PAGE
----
Perhaps the best known commercially produced amino acid is glutamic acid which is sold as Monosodium Glutamate, MSG, a flavour enhancer. Two other important amino acid products are aspartic acid and phenylalanine. Mixed together these two become the popular sugar-free sweetener, Aspartame.

Lysine, another essential amino acid for humans, is also produced from bacteria, it is used as a food additive to enhance its nutritional value. Lysine is produced by Brevibacterium flavum whilst glutamic acid is produced by Corynebacterium glutamicum. Over half a million metric tonnes of amino acids are produced commercially each year, the table below lists a few with their uses.

Bacterially Produced Amino-acids Used as Food Additives
LysineNutritive additive in bread
GlutamateFlavour enhancer, meat tenderiser
GlycineFlavour enhancer in sweet foods
CysteineAntioxidant in bread and fruit juices
Tryptophan and HistidineAntioxidant
Methionine Nutritive additive in soy products
Phenylalanine and Aspartic acidSweetener in soft drinks

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Enzymes are proteins that make chemical reactions go. Enzymes allow bacteria to make all the other useful molecules described in these sections. Of course, most of what you and I are made of was built by enzymes as well so they are pretty important biologically. Usually each enzyme has its own task which it does over and over and over again until it wears out, such are the building blocks of life. As well as building things up, enzymes can also break large molecules and groups of molecules down, such as the food we eat, into smaller more easily used parts. Many bacteria produce enzymes which they secrete into the world around them. These enzymes breakdown their target molecules outside of the bacterial cell, which can then be absorbed by them (See 'How Bacteria Eat'). This is useful for people who want to manufacture enzymes. Enzymes come in different types such as Proteases which breakdown protein molecules and Amylases which breakdown starch. Modern technology makes use of enzymes in many ways, you may even know of some already. Proteases are used for spot removal in drycleaning, meat tenderising, wound cleansing, desizing textiles and as detergents. While glucose isomerase is used in soft drink manufacture and cellulases are used in genetic research and forensic science.

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Plastic fantastic - plastic is everywhere in our modern society. It is ideal for producing a variety of products such as containers for liquids of and all sorts other materials, machinery and plates, tables, cups, etc. However, plastic is a nuisance when it is no longer useful and is left lying around the countryside. Plastic is still a problem even if it is buried in a landfill. The reason for this is that it is not biodegradable, in other words it can not be rotted away by bacteria and fungi as is natures normal method of recycling the materials. Chemically produced plastics are made of multiple units of molecules such as Polypropylene, Polyethylene and Polystyrene, which most bacteria and fungi cannot digest or breakdown. Thi means they are non-biodegradable, and so they last for years once abandoned, an ecological waste and often an eyesore.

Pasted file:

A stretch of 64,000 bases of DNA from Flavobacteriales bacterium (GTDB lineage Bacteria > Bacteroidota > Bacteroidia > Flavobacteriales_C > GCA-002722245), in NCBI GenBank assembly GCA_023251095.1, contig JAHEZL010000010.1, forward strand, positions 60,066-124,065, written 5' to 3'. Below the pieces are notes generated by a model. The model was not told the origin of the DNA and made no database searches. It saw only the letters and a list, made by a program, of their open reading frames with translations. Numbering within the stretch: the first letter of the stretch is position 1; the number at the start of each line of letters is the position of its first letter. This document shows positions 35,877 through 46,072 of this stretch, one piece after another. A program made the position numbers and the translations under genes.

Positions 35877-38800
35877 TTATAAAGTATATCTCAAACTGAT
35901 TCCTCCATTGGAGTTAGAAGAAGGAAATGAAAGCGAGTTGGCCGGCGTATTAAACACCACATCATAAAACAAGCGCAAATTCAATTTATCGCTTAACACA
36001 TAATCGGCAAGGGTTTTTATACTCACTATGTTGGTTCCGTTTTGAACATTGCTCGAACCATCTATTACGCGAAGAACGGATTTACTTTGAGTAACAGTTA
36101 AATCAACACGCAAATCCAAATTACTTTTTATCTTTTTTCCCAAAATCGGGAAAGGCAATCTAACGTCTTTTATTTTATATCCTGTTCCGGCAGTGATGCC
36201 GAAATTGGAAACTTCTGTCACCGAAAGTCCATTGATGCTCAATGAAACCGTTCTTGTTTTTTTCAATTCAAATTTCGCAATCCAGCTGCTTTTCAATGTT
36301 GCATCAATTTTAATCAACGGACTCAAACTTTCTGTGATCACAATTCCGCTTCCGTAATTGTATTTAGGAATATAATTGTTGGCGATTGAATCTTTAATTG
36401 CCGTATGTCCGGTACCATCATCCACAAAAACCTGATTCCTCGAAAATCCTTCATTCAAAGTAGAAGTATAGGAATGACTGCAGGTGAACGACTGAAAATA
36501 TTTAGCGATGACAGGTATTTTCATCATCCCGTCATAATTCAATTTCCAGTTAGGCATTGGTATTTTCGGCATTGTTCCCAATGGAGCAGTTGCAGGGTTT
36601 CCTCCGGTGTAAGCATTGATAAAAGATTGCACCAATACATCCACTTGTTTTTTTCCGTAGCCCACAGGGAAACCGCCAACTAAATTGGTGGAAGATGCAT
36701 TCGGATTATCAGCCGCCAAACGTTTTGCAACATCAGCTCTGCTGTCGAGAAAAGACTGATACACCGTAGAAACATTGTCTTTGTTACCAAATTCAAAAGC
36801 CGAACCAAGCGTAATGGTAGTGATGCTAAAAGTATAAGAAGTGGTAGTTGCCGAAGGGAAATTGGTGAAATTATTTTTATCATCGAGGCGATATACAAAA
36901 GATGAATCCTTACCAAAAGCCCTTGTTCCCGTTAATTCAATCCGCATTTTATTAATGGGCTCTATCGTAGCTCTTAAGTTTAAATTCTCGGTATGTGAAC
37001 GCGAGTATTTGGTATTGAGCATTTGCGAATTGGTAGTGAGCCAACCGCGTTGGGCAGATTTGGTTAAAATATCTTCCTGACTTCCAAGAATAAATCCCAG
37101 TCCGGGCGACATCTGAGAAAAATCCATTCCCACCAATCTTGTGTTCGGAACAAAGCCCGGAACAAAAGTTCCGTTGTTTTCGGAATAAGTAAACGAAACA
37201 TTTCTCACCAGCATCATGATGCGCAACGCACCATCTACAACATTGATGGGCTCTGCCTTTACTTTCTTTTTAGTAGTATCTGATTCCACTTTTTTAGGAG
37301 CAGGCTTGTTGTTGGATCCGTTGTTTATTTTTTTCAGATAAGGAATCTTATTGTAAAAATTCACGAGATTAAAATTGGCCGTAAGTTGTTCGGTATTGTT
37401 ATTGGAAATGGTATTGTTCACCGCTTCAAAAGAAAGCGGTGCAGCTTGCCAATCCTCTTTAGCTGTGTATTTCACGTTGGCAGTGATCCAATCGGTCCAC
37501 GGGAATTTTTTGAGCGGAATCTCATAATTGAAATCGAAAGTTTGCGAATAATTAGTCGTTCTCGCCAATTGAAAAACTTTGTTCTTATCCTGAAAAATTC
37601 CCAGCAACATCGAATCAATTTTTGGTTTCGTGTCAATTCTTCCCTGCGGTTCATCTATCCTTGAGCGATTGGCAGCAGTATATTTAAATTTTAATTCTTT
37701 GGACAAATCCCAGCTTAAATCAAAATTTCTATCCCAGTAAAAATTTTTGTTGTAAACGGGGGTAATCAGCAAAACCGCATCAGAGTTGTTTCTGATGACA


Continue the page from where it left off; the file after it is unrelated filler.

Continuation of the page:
Plastics do not have to be a problem like this though, science has developed an answer. The chemical giant ICI is manufacturing a plastic in the UK from multiple units of a mixture of two bacterially produced molecules, Poly-B-hydroxybuterate and Poly-B-hydroxyvalerate. These molecules make a polymer just like ordinary plastic but having the essential difference that once left out in the compost or in a landfill they can be broken down by bacteria and fungi to become part of the cycle of life again. In 1998 only 600 tonnes of this plastic was produced but in the future, mass production could make it as cheap as ordinary plastics. Without doubt further research will reveal more microbial plastics to help save the environment. Why not ask your local politicians what they are doing to encourage the use of biodegradable microbial plastics. The picture (left) is a shampoo bottle sold in Europe, it is made of microbial plastic. The bacterium which does all the work is Alcaligenes eutrophas.

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Vinegar is a common substance, used in pickles and other food stuffs. Its technical name is Acetic acid and it is a small molecule made from Ethanol (the alcohol in booze) by a number of species of bacteria. The bacteria actually make acetaldehyde from the alcohol first so the reaction looks like this:


The bacteria involved are called acetic acid bacteria and the two most important genera are Acetobacter and Gluconobacter. Pure acetic acid can easily be made chemically, but vinegar made from wine by these bacteria has its own flavour resulting from other molecules present in the original wine. Vinegar is therefore made by bacteria rather than in chemical vats.